“Let her speak for Germany,” Trump said, when asked about the comment. “Perhaps she is referring to Germany. She's certainly not referring to the United States, that I can tell you.”
By evening, after a briefing with top advisers and standing next to his secretary of state and U.N. ambassador, Trump suggested diplomacy could yet prevail.
“Hopefully it'll all work out,” Trump said. “Nobody loves a peaceful solution better than President Trump.”
The president said he intended to speak Friday evening with China's President Xi Jinping, whom he has pushed to pressure North Korea to halt a nuclear weapons program that is nearing the capability of targeting the United States.
Faced with perhaps his biggest international crisis as president, Trump has responded with an abundance of swagger and a lot of words. He's held a series of freewheeling press conferences with reporters, answering complex and delicate questions apparently off the cuff. On Friday, he veered from North Korea to comments on politics. He even suggested he would consider military action against Venezuela, puzzling his military planners.
Trump announced he planned to hold another press conference in Washington on Monday.
Behind the threats, U.S. officials insist there has been no new significant movement of troops, ships, aircraft or other assets to the region other than for long scheduled military exercises with South Korea.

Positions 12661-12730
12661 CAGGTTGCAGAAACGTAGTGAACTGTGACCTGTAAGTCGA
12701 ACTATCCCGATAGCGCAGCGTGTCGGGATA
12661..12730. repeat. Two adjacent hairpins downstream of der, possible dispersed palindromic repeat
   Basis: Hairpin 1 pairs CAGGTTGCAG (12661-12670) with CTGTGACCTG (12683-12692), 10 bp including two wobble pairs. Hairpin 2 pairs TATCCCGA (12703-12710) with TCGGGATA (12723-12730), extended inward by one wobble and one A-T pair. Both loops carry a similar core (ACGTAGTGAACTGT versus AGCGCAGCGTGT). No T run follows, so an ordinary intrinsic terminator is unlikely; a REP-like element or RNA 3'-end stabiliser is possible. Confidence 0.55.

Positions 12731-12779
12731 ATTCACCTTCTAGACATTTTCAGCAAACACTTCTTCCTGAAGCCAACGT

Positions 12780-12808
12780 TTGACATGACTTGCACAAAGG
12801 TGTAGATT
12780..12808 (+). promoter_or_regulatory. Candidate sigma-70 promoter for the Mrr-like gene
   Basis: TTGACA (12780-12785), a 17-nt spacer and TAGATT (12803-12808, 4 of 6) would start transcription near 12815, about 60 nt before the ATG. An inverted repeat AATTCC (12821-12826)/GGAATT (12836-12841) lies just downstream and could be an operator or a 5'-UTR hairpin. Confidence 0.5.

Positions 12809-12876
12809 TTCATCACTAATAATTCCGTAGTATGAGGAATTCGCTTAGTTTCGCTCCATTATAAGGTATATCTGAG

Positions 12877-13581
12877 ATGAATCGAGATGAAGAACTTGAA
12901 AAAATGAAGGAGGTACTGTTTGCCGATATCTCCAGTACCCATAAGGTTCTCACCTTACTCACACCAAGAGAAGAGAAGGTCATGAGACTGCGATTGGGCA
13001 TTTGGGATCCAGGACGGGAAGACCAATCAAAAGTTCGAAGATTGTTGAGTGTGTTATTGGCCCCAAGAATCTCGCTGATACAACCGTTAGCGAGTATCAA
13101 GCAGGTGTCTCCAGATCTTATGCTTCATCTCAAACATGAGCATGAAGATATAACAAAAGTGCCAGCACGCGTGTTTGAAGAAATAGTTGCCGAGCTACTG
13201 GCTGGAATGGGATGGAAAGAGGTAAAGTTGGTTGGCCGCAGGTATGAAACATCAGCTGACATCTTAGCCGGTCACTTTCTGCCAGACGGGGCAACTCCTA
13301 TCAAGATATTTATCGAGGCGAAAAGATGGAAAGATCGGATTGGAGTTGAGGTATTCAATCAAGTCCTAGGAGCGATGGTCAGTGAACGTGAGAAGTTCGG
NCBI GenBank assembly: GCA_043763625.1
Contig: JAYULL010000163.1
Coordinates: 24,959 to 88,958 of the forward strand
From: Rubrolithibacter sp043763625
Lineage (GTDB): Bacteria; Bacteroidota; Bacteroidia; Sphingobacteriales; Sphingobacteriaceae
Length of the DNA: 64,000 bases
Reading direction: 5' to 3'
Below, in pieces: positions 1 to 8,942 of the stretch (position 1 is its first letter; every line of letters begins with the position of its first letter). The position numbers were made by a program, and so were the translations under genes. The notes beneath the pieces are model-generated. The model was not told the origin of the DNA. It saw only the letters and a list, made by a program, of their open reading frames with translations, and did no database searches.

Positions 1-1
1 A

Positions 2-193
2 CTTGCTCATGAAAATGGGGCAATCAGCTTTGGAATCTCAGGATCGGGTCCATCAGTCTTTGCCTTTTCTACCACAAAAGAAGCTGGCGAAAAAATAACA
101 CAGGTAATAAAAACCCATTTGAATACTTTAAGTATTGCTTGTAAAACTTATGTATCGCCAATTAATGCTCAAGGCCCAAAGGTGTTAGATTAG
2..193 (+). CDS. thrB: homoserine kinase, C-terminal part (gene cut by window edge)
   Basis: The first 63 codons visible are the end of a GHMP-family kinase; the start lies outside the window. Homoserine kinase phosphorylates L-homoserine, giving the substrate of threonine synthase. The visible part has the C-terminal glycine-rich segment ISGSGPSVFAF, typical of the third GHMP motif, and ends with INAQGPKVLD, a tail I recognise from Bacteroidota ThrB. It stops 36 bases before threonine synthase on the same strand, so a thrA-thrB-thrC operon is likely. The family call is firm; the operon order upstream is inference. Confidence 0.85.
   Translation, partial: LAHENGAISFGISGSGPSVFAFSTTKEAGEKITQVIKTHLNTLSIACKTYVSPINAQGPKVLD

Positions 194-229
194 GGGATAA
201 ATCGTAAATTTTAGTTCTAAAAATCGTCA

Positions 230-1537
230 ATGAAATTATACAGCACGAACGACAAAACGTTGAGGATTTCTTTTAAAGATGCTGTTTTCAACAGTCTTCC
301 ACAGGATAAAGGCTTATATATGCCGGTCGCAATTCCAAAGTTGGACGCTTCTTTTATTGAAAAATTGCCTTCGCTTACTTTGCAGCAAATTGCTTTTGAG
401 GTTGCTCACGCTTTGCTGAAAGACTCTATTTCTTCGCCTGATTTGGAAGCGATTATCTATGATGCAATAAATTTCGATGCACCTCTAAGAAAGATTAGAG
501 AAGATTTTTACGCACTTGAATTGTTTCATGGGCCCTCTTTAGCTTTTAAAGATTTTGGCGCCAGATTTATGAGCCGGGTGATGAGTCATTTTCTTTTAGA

American and South Korean officials said the exercises would happen as planned this month. North Korea claims they're a rehearsal for war.
As it is, the U.S. has a robust military presence in the region, including six B-1 bombers in Guam and Air Force fighter jet units in South Korea, plus other assets across the Pacific Ocean and in the skies above. Military options range from nothing to a full-on conventional assault by air, sea and ground forces. Any order by the president could be executed quickly.
The U.S.-South Korea exercises are an annual event, but they come as Pyongyang says it's readying a plan to fire off four medium-range missiles toward Guam, a U.S. territory and major military hub. The plan would be sent to Kim for approval just before or as the U.S.-South Korea drills begin.